The 'Old Lady' in the photograph is the Bank of England, sited close to the first two churches mentioned in the Oranges and Lemons rhyme. The bank was established in 1694, moving to its current site in Threadneedle Street in 1734. The present building is an austere fortress, as you might expect, with sheer windowless walls at ground level and just a couple of enormous wooden doors leading inside. There are no cashpoints, no big adverts for mortgages, and no long queues of punters standing around waiting and looking miserable every lunchtime. It's not that sort of bank, you see.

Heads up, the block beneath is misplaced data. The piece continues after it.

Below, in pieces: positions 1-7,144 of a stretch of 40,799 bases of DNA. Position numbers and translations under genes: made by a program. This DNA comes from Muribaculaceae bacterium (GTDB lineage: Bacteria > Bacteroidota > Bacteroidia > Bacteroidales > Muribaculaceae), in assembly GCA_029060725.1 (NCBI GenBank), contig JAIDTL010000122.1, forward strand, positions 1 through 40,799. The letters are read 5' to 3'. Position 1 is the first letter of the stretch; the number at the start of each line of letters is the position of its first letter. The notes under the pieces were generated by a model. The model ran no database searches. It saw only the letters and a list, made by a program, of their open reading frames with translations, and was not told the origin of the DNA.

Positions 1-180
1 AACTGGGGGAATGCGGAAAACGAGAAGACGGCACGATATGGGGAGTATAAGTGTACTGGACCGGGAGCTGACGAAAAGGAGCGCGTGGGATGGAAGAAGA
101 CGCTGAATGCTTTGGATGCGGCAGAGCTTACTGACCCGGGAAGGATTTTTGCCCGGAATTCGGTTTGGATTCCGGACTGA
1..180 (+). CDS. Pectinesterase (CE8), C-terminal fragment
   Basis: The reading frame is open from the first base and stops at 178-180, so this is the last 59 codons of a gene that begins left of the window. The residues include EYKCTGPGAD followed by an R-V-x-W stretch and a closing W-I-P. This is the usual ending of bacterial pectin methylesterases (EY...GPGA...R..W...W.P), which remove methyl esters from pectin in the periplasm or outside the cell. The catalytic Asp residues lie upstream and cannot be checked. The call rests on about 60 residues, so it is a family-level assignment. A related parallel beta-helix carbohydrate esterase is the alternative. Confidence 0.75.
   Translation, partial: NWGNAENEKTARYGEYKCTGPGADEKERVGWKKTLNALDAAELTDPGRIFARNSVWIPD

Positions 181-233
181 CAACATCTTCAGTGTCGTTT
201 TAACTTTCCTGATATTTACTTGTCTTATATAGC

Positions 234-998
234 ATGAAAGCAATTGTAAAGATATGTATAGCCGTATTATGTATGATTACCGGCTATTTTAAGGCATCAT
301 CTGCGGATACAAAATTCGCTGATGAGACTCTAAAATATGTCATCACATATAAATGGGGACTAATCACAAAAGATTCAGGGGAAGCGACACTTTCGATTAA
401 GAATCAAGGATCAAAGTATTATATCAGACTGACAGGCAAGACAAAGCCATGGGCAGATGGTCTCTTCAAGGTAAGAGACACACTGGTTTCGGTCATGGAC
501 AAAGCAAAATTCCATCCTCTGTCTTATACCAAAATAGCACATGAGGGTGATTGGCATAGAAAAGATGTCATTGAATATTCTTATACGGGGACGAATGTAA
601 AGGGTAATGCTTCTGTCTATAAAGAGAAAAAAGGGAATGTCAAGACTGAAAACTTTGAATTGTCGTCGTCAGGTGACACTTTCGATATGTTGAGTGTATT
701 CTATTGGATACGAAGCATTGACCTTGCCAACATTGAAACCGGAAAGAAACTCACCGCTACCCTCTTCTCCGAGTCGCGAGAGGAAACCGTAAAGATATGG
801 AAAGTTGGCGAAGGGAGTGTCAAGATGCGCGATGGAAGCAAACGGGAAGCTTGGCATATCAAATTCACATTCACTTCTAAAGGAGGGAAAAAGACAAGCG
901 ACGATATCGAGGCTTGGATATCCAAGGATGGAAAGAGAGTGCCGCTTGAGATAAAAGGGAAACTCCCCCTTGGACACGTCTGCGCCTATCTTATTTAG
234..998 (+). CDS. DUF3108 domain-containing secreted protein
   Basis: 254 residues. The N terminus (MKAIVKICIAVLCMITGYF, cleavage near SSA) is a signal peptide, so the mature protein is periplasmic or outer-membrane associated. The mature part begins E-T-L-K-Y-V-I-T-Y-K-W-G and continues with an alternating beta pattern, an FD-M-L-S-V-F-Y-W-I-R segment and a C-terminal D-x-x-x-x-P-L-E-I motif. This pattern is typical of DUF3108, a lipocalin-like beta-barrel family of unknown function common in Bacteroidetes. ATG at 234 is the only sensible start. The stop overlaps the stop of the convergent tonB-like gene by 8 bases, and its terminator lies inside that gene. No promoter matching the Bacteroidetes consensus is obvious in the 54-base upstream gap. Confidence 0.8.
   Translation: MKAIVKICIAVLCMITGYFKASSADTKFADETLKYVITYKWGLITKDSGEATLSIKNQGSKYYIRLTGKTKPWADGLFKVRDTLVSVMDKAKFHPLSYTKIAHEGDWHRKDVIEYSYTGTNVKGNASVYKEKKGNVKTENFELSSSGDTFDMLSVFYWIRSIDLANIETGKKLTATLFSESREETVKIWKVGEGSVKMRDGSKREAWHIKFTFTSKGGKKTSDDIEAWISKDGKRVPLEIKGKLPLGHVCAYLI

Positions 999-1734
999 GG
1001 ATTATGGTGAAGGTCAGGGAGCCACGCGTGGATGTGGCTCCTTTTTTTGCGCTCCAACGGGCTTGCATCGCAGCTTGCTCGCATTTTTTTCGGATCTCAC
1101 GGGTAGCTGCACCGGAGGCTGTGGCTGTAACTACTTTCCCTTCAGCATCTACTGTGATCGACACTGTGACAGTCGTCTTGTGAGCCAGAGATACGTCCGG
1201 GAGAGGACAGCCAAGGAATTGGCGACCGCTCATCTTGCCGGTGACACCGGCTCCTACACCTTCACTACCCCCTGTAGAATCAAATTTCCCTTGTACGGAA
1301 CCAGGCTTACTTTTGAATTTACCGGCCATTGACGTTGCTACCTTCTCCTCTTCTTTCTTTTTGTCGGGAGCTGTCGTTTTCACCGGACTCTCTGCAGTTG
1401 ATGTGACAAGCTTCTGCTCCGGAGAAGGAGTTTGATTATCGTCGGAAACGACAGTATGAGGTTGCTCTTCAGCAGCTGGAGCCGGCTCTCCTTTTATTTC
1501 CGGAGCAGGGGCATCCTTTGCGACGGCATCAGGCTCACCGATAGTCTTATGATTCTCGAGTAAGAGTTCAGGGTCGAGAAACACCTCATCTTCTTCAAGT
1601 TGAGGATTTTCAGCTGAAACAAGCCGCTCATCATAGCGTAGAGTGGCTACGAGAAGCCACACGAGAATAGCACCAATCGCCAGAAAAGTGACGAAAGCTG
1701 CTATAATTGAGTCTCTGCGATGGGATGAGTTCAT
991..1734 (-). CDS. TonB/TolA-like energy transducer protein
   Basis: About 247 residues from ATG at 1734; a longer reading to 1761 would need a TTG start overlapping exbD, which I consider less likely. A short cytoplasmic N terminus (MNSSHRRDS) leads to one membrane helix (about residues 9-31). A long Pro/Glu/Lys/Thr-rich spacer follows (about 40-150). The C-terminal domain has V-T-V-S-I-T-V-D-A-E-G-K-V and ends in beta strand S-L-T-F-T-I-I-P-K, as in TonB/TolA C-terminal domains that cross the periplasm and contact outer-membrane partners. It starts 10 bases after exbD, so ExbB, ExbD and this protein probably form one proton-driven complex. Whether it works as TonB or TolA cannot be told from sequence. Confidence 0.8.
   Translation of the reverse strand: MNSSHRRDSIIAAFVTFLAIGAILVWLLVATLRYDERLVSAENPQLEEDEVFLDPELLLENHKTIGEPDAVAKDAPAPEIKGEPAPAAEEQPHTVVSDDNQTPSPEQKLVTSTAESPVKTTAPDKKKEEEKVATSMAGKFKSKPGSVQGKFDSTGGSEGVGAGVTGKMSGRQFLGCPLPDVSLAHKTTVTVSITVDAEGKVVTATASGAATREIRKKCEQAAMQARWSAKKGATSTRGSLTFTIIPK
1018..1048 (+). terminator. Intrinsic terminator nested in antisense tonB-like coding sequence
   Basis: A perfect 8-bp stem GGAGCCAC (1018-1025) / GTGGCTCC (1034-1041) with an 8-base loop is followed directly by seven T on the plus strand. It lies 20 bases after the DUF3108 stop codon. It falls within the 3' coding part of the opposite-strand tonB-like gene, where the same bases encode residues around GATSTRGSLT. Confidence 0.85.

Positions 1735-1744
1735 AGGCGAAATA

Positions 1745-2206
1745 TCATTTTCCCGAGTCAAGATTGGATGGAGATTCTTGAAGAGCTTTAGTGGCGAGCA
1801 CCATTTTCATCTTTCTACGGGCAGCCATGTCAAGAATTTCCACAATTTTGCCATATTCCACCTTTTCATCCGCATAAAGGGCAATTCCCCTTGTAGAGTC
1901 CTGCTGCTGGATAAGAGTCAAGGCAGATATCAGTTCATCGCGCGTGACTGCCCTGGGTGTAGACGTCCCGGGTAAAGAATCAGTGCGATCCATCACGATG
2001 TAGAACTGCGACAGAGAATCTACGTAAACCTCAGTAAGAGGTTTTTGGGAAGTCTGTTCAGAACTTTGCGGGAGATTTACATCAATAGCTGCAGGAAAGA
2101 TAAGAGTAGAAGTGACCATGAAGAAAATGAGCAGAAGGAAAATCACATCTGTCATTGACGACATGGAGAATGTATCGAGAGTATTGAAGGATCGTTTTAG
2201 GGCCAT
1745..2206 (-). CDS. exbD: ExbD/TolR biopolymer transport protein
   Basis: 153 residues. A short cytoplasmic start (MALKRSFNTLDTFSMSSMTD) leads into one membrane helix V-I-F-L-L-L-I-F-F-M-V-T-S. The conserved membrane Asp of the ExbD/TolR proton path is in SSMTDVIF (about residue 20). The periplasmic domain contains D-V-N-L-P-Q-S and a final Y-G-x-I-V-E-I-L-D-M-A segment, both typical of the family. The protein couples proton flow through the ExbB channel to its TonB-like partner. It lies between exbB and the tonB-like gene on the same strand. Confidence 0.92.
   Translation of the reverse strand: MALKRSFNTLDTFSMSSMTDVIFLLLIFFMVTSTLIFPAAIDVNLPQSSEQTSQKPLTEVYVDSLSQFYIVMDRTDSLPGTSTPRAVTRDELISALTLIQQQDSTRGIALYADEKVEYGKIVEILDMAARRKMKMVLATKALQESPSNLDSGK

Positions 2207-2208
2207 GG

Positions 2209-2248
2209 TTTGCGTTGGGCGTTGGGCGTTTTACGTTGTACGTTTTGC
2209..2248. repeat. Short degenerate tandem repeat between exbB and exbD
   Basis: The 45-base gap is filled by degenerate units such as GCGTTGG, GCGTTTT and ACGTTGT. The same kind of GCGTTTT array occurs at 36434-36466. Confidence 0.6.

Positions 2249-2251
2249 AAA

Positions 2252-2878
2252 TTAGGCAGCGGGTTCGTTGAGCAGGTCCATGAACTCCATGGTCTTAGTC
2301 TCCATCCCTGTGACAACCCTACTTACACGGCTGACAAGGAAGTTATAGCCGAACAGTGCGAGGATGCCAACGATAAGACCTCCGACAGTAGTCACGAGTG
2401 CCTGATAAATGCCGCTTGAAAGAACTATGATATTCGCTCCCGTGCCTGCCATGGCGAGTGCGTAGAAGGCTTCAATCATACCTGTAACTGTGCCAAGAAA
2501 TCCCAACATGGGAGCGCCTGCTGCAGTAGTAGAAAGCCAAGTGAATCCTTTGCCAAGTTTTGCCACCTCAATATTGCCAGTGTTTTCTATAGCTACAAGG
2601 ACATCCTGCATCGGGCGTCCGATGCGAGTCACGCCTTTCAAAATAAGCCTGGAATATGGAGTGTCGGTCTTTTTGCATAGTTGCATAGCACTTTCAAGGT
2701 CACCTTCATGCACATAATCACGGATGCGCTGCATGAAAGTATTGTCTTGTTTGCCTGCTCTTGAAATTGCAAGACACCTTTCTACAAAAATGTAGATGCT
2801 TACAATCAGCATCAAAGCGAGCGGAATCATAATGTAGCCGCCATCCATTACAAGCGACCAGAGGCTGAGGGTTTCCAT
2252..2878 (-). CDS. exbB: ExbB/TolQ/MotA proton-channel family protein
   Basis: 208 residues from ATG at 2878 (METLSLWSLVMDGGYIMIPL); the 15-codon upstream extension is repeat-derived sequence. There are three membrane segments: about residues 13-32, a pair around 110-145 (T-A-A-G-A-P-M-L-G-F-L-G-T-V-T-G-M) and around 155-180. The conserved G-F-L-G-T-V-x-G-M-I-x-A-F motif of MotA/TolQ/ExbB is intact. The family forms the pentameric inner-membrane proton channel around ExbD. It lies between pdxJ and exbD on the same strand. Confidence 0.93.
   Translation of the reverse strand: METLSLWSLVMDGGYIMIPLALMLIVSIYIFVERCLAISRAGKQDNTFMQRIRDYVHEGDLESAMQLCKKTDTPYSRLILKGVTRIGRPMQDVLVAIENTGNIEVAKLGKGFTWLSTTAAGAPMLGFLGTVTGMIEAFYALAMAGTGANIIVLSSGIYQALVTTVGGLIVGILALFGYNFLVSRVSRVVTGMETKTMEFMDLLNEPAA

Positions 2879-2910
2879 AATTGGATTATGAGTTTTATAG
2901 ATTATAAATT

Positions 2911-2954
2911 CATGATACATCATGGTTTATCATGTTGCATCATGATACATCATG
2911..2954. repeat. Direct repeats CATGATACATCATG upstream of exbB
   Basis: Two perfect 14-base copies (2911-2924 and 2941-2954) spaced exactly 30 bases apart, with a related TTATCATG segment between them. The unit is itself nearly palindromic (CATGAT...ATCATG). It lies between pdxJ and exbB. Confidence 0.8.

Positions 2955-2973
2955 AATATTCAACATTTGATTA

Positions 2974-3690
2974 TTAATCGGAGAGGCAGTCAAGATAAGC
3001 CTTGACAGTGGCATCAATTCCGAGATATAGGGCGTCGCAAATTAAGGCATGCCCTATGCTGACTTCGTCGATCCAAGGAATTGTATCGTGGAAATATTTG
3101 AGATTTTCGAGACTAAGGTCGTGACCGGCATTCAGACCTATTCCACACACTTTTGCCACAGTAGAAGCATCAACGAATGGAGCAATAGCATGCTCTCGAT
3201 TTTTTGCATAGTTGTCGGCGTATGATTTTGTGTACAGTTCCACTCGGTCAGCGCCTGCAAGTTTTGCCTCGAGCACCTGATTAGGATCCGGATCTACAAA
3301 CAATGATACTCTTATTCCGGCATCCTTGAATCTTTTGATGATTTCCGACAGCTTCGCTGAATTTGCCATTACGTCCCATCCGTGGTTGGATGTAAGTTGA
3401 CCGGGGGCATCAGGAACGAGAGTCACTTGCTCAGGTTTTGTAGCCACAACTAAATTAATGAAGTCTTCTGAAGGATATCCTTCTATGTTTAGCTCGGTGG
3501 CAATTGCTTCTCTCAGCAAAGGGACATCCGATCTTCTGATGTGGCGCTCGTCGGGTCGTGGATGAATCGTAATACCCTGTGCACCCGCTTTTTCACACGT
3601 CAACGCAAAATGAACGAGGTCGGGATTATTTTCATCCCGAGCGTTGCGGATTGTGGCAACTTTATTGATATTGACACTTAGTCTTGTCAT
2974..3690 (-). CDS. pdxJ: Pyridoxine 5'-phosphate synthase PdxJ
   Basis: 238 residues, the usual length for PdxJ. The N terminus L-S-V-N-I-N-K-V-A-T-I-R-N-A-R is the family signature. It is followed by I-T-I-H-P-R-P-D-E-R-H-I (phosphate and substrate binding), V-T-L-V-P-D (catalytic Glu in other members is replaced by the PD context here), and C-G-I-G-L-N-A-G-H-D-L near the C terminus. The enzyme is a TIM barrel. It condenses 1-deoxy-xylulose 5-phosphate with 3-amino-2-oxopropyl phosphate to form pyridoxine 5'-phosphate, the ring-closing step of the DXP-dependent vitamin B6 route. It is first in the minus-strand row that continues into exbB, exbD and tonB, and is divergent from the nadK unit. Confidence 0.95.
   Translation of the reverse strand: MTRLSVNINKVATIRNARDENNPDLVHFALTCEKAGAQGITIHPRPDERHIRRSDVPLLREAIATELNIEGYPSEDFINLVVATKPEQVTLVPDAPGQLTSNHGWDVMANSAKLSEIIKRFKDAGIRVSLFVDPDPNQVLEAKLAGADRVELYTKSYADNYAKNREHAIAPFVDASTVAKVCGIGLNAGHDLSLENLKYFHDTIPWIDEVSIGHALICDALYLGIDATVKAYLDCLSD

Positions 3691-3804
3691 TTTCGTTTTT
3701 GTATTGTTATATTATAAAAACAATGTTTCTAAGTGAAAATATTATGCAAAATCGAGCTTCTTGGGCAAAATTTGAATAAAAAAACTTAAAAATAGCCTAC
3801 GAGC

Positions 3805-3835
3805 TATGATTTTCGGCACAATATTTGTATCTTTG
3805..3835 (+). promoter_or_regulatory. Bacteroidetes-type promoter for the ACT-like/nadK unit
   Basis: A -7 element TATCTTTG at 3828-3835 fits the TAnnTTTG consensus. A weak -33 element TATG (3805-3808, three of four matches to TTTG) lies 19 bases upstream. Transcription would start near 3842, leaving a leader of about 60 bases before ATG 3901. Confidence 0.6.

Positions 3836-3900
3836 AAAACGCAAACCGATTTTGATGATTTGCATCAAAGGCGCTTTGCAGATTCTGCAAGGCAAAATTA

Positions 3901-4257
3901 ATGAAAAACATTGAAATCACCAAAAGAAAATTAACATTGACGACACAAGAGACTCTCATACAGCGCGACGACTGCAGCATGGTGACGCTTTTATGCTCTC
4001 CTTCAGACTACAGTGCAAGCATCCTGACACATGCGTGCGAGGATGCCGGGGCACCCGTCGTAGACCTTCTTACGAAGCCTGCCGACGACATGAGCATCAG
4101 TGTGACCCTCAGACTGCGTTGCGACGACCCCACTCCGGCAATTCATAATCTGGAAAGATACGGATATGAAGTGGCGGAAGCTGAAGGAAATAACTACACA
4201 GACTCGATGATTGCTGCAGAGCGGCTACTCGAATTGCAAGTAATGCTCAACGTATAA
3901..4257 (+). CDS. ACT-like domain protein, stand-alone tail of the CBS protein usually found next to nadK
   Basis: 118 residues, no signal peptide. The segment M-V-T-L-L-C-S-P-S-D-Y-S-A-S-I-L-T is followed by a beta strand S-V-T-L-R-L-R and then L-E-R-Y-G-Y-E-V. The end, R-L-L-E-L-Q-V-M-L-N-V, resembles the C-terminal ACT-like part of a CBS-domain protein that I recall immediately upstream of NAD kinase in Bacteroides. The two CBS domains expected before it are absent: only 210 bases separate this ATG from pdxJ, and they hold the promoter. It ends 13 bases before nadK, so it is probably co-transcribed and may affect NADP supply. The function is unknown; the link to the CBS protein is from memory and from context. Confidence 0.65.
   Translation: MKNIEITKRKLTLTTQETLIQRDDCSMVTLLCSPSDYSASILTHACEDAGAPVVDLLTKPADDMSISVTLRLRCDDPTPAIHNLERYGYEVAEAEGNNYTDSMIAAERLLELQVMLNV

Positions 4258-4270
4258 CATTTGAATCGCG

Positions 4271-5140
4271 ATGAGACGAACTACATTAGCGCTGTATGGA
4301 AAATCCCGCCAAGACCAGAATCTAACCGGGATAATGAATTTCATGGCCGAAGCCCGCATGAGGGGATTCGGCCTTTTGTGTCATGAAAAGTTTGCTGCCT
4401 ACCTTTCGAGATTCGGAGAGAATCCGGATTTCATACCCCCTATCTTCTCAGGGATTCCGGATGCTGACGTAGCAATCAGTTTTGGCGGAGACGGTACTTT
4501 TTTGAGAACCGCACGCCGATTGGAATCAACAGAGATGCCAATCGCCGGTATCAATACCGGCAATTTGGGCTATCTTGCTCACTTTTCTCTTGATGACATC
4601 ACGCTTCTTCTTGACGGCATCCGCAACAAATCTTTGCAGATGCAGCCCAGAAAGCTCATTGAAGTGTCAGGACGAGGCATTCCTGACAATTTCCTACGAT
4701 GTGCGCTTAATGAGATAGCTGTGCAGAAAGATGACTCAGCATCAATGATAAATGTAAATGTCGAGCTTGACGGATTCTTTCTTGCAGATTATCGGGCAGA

The Bank of England prints millions of banknotes each year, just out of town in Essex. Each of these banknotes is, essentially, a worthless scrap of paper, apart from the inscription "I promise to pay the bearer on demand..." which gives the note its value. This promise used to be backed up by gold reserves, so that for every banknote issued there was an equivalent amount of gold in the vaults. Not any more though, not since 1931, and now the Bank merely issues notional money. However, we're all still entitled to pop down and demand that they exchange our notes for the equivalent value in gold bullion, should we so wish. Current rates indicate that a £10 note would be exchanged for just under 1g of gold, £160 for 1cm³ and the average UK house for 20kg. Admittedly it would be difficult to buy our weekly groceries by paying with a gold ingot, but the principle is sound. Just so long as we don't all turn up at the Bank of England at the same time to ask for our money back, because it isn't all there. See you all down there tomorrow at noon then?